Creationism and Baraminology Research News

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An ongoing list of creationist research projects. This is not a creationism-verse-evolution site, but a site to publicize the research work done by members of the creationist community and the intelligent design community, or research work by the science community at large constructively relating to creation topics. Evolutionary critiques may be included on occasion but only under special consideration, and especially where the research pertains directly to developing a creationist model.

Wednesday, April 30, 2008

Why Scriptural Geology Failed in the 1800's

GRISDA has a paper by Warren Johns explaining why he thinks that scriptural geology failed in the 1800s. It has some good ideas. Here are his suggestions:
  • Restricting flood layers to higher and higher portions of the geologic record

  • Lack of human fossils in geologic strata

  • The shift away from the hard facts of geology by the scriptural geologists

  • The major journals and educational institutions were hostile to traditional religious beliefs

  • The professionalization of geology made it difficult for part-time geologists (such as the scriptural geologists) to have a voice

  • Liberal theology was replacing orthodox theology as the dominant view

Monday, April 28, 2008

Art Chadwick's Dino Dig Site

I found an abstract from a poster session (pg. 49A) given by Art Chadwick on his dino dig site that I thought might be interesting. Not only were they using really cool GPS tech to come up with their maps, they also found the following, which I thought was interesting:

The mass mortality event is preserved within a normally graded bed in a poorly consolidated claystone or mudstone with large limb bones at the base, grading upward to vertebrae and toe bones at all query sites. The bones universally exhibit little evidence of weathering; abrasion and other transport degredation are also conspicuously absent. The claystone is conformably overlain by fine-grained, well-sorted immature sandstone showing evidence of rapid accumulation. We propose that a large population of ornithopods...was catastrophically decimated and initially accumulated in a nearshore freshwater environment. Subsequently, the disarticulating remains were remobilized and transported basinward to a deeper water setting as a graded bone bed.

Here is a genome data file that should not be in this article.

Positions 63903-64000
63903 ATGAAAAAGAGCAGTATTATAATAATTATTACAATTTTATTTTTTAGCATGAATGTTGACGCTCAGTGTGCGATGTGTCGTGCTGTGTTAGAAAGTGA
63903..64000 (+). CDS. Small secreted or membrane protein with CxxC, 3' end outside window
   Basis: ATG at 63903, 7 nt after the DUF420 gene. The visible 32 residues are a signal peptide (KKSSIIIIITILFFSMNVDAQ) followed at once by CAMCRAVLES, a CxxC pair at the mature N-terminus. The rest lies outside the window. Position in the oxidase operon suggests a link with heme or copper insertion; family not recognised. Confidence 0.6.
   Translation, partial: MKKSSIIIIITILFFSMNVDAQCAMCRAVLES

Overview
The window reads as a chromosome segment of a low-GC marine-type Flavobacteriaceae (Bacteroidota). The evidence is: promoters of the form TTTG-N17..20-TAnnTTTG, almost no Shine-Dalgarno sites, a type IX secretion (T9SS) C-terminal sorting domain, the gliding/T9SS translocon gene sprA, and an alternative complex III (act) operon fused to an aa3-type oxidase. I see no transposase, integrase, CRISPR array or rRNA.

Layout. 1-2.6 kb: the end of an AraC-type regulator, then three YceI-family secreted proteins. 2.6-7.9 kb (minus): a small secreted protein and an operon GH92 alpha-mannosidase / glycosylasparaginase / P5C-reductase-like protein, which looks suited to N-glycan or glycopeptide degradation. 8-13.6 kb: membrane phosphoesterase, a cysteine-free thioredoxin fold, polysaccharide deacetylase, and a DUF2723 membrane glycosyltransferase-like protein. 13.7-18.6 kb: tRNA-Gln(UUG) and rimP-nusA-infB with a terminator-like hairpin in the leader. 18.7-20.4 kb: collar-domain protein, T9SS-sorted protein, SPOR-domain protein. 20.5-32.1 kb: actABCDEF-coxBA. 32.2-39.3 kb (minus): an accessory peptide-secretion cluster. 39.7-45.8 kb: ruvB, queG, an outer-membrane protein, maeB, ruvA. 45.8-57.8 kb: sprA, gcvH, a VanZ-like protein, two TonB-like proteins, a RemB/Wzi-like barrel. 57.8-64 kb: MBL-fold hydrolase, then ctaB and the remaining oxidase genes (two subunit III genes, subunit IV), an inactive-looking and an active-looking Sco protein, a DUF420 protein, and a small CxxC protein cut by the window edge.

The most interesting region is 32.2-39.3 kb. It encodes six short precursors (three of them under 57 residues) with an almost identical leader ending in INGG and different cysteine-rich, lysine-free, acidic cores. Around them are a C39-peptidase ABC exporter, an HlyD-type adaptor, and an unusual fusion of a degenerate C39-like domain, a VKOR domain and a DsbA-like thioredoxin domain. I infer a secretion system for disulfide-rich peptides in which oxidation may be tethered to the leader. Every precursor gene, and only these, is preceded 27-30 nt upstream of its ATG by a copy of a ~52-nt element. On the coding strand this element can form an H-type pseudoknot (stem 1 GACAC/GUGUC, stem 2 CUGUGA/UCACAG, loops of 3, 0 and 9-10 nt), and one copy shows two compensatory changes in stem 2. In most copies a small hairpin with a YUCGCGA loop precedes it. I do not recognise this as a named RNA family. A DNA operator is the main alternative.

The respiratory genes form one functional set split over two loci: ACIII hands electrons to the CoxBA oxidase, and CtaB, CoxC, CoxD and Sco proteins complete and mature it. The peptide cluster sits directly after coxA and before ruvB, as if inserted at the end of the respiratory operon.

I had listened to his talk at the BSG conference a while back, but did not remember hearing that the bones were sorted by bone size. Anyway, there's lots of interesting information in there.

Monday, April 14, 2008


If you are interested in probability, I think you'll find this blog post very interesting. The comments are also good.

For Intelligent Design purposes, _both_ the frequentist and bayesian outlooks on probability are important. The bayesian outlook is important in examining search strategies of cells for new genome configurations. When searching for a solution, you use probabilities as a way of separating out what you do and don't know.

However, I think that the frequentist outlook is also important. The generation of numbers which form probability curves is important, and I believe it belongs to a general feature of nature which can supply randomized numbers according to probabilities in order to maintain balance within nature.

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